The underlying theme here is that as there are other nuclear powers in the region, Iran needs a deterrent. But as it has no territorial disputes with either Russia or Pakistan, this is somewhat farfetched. In fact, if there is a nuclear threat to Iran, it comes from Israel and the US. Such a fear would only materialise if Teheran crosses a certain threshold on its path to uranium enrichment.

Indeed, if anything is certain in an uncertain world, it is that Washington and Tel Aviv will do everything in their power to prevent Teheran getting nuclear weapons as these would pose an existential threat to Israel. And as the world knows, the combined power of these two states is very considerable indeed. When Iraq took its first steps in this direction, its Osirak reactor, then under construction, was bombed into oblivion by Israel.

There has been much comment in our Press about the unfairness and hypocrisy of the West: if Israel can have nuclear weapons, why can’t Iran? But the world is not fair, and never has been. Many Iranians feel aggrieved at the pressure their country is being subjected to. However, they need to coolly consider if the money being diverted to nuclear weapons could not be better spent on other, more pressing priorities.

But if there is a consensus in Iran about the need to acquire nuclear weapons, all the more reason for it to keep its head down and avoid the spotlight. You can’t expect to sneak into the nuclear club, and shout threats at the same time. And yet, the ayatollahs hope to follow Pakistan’s example, especially as they are largely immune to the effects of sanctions, thanks to sky-high oil prices and revenues.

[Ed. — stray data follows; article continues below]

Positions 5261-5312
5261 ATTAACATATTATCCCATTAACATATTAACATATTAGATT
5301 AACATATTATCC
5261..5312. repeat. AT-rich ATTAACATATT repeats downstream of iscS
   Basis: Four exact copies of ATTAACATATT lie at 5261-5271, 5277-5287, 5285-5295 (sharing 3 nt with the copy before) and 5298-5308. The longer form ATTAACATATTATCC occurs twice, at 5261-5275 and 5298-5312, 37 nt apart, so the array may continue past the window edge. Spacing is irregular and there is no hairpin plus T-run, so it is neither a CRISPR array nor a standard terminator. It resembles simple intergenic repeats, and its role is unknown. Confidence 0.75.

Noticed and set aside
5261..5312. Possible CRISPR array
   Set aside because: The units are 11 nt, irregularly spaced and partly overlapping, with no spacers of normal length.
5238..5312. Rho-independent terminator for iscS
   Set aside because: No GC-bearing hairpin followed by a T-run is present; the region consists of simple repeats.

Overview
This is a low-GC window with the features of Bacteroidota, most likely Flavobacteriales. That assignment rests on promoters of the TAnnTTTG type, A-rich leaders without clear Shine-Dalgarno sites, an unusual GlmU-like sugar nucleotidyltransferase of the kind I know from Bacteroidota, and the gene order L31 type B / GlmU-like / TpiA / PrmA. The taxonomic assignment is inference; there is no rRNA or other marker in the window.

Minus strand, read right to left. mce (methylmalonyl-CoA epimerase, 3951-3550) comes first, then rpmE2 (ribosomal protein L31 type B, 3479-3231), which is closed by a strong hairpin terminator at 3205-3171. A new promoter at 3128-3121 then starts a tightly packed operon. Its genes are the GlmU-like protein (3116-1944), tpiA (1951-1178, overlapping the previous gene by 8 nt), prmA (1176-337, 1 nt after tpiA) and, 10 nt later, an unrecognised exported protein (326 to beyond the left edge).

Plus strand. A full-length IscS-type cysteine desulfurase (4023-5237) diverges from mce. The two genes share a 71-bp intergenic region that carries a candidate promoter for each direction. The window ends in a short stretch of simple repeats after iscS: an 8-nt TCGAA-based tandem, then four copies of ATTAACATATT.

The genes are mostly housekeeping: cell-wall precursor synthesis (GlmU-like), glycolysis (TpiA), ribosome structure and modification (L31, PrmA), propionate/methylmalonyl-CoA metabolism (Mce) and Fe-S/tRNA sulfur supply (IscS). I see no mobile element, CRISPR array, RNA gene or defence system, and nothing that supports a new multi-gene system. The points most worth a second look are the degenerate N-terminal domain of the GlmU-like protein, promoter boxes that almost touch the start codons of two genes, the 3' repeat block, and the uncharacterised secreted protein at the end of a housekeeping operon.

The key difference is that Islamabad’s warheads were never aimed at the West, and therefore not perceived as a threat to either Israel or American interests. In the worst-case scenario, mullahs would take control of our nuclear arsenal. In Iran, however, they are already in control, and are therefore seen as a clear and present danger.

The perception of the threat from Iran has been strengthened by its president’s irresponsible anti-Semitic statements. But for years, Teheran has been supporting outfits like Hezbollah. And while we might see the group as a liberating force, they are viewed as extremists elsewhere.

It is these differences in perception between East and West that so often trigger conflicts. Thus, while Teheran thinks it to be its right to acquire nuclear weapons to defend itself in a dangerous neighbourhood, others view this as a threat. Unfortunately, language like that used by the Iranian president recently only adds to the tension. The people of his country would be better served by their leaders opening a dialogue, and using soothing words instead of launching into intemperate diatribes.

Muslim leaders are particularly prone to ignore their own limitations and take on the world. In reality, pressing problems at home are too difficult for them to resolve, and being unaccountable, they attempt to divert the attention of their people by embarking on foreign adventures. But all too often, they get carried away by their own rhetoric, or are swept away by their fanciful vision of their power. And just because they can bully their own people into submission, they start feeling invincible. They forget that in reality, they carry a very small stick while shouting at the top of their voice.

Irfan Husain is an eminent Pakistani commentator based in London. He can be reached at irfan.husain@gmail.com